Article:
Last July 26, 2018, President Rodrigo Duterte signed Republic Act No. 11054 or the Organic Law for the Bangsamoro Autonomous Region in Muslim Mindanao (hereafter referred to as BOL). The Commission on Elections (Comelec) officially declared the BOL ratified last January 25, 2019, after an overwhelming majority “Yes” vote by the Bangsamoro electorate in the 2-day plebiscite. The BOL established the new Bangsamoro Autonomous Region in Muslim Mindanao (BARMM).
The creation of the BARMM marks the end of decades of armed conflict between Muslim revolutionary fronts and the government. Moreover, the inauguration of the Bangsamoro Transition Authority (BTA), tasked to govern the region during the 3-year transition period, was heralded as a “new dawn” for Mindanao.
Notably, the BOL provides that the 3-year transition period shall end upon the dissolution of the BTA, which will happen immediately upon the election and qualification of the Chief Minister under the first regular Bangsamoro Parliament to be elected by the Bangsamoro electorate in May 2022.
Clearly, the BTA, under such enormous time pressure, faced a grueling path ahead. Mindanao peace activist Mags Maglana put it perfectly in a tweet that the appointment of BTA members was indeed just the “beginning of another stretch of the road to peace ─ and possibly a more difficult one.”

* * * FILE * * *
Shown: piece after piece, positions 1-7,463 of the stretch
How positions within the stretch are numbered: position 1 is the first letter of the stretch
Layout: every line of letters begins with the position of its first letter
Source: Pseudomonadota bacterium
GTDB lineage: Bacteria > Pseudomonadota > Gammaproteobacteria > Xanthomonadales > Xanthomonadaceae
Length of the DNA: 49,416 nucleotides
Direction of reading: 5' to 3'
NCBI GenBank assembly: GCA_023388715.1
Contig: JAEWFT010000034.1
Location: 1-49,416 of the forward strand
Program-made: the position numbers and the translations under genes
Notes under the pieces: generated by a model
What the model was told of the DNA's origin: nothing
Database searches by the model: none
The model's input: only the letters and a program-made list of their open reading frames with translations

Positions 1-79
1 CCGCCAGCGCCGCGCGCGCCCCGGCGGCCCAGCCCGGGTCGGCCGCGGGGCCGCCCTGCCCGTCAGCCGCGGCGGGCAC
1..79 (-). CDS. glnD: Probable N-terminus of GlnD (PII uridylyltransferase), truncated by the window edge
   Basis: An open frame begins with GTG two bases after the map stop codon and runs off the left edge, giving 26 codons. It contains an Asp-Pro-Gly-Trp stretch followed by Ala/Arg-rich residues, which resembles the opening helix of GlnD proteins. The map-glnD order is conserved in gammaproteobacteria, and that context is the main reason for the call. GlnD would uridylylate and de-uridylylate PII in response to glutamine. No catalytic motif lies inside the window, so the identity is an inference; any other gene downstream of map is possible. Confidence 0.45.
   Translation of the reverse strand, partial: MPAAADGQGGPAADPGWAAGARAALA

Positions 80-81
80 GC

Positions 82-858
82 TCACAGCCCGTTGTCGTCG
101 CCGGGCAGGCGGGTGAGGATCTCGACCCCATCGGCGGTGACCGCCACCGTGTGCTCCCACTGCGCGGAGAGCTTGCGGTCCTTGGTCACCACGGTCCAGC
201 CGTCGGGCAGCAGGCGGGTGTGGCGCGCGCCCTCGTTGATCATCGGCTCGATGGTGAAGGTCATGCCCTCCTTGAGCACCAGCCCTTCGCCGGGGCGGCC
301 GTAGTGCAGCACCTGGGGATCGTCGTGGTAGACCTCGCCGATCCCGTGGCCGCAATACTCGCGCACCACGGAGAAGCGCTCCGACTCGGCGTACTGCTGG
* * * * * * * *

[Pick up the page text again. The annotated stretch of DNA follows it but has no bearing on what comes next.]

Remarkably, the BTA in its first year of work has demonstrated the resolve to create a stable economic environment for the BARMM. In fact, 3 items in their list of achievements for 2019 bodes particularly well for the economic prospects of the autonomous region.
The first one is the holding of the Bangsamoro Energy Forum which initiated efforts to develop sustainable energy sources in the region. Second, the holding of the Bangsamoro Tourism Stakeholders’ Summit which signified the importance of tourism in grassroots development in the region. And third, a high investment record for the BARMM which indicates growing business confidence for the region.
Nevertheless, as the end of the transition period draws near, the BTA acting as the interim parliament issued last November 17, 2020, Resolution No. 93 urging the national Congress to extend the transition period to June 30, 2025 in order to give the BTA sufficient time to fulfil its mandate.